Kermit’s plaintive froggy voice moved my emotions and I have to say it still does, way more than the typical ballad sung by a human pop star…   What occurred to me as a child as I watched him sing (maybe not the first time I saw the movie — we had it on video-tape when I was a kid and I heard the song more than once!), was that he had found his Rainbow Connection right there, inside the song — He was seeking something else, something beyond himself and his life, but actually inside the beauty of the song, and the feeling of singing the song, and the connection between him and the singer — and the songwriters and puppeteers behind the Kermit persona — and the various listeners of the song such as myself, and the people singing and humming the song around the world at various times and places … this whole melange of feeling and creation and expression and interaction obviously WAS the “Rainbow Connection” — a connection between different minds and voices, sounds waving through the air and colored pictures flashing on screens decoded from electromagnetic waves cast through the air via antennas … a diversity of colors beyond the humanly perceived rainbow and including all sorts of other frequencies ….  When I listened to the song I was basking in the reality of the Rainbow Connection and so was the imaginary and real Kermit.  Of course as a child I didn’t articulate it exactly this way but less-crystallized versions of these thoughts verged through my mind (as probably has happened with many other listeners to this same song, in another aspect of the Good Old Rainbow Connection).   And I could only suspect that somewhere in the back of his good-natured though not that bright little froggy mind, Kermit realized that the beauty was really in the process of seeking and not in the goal — that the beauty and connection and joy he was after, were already there in the the song he was singing about the quest for these things, and in the life and love he expressed that constituted and animated this quest itself….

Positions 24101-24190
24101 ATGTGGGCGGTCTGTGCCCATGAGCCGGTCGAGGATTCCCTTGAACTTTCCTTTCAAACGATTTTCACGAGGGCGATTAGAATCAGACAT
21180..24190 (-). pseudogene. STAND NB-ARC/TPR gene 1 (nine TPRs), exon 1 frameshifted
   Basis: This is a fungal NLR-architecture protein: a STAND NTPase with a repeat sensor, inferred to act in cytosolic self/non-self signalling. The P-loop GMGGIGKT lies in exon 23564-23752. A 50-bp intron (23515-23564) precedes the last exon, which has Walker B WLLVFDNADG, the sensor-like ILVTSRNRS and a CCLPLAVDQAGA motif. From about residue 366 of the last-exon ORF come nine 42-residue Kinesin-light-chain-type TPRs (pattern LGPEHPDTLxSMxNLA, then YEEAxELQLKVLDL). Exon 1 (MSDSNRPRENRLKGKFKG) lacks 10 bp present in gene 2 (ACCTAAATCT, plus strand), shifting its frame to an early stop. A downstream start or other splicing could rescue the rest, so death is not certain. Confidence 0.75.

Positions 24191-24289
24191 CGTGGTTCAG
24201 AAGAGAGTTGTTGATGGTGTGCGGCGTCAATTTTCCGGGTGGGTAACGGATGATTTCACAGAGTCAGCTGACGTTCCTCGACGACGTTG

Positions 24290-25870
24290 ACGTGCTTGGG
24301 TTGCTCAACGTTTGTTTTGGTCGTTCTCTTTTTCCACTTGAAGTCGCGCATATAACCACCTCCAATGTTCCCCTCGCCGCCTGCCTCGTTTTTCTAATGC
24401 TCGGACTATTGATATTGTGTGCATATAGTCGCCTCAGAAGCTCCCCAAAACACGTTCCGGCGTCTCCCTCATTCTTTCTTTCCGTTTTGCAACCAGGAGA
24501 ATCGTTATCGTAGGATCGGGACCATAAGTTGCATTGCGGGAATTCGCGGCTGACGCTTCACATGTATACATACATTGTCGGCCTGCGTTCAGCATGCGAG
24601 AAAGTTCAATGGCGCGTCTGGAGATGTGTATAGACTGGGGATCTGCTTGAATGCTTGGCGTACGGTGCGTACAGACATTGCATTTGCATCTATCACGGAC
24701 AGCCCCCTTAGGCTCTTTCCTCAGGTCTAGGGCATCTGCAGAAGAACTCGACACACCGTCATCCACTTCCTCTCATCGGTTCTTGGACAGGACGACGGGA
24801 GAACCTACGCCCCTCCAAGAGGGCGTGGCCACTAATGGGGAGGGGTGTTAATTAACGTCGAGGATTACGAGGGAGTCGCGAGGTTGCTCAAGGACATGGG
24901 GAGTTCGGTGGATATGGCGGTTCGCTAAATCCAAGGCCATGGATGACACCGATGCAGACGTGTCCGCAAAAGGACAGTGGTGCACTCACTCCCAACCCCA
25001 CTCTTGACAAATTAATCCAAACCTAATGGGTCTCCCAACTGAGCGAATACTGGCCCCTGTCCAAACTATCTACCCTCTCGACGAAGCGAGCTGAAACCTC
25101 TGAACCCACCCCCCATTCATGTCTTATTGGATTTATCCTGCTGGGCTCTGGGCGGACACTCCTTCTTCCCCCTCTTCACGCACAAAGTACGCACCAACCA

So, well, all hail Kermit !!! ... what else?

Similar ideas have occurred to me recently in an utterly different context…

A different twist on the aesthetic primacy of process over goal is provided by the Maximum Entropy Production Principle, which hypothesizes that, in many circumstances, complex systems evolve along paths of *maximum entropy production*.   The fine print is complex, but there's a lot of evidence mathematical, conceptual and physical in favor of this idea, e.g.:


This is rather fascinating — it suggests we can think about the wonderful complexity of life, nature, humanity and so forth as, in some measure, resulting from a rush to achieve the goal of the Second Law of Thermodynamics — heat death — as rapidly as possible!!   Of course this isn’t really the total story of complexity and life and all that, but it seems to be an important ingredient — and it’s certainly a poignant one.   The goal in this case is a humanly repellent and disturbing one: the loss of complex form and the advent of stultifyingly uniform random movement in the universe.  The path followed in working toward this goal is a deep, rich, tremendously beautiful one.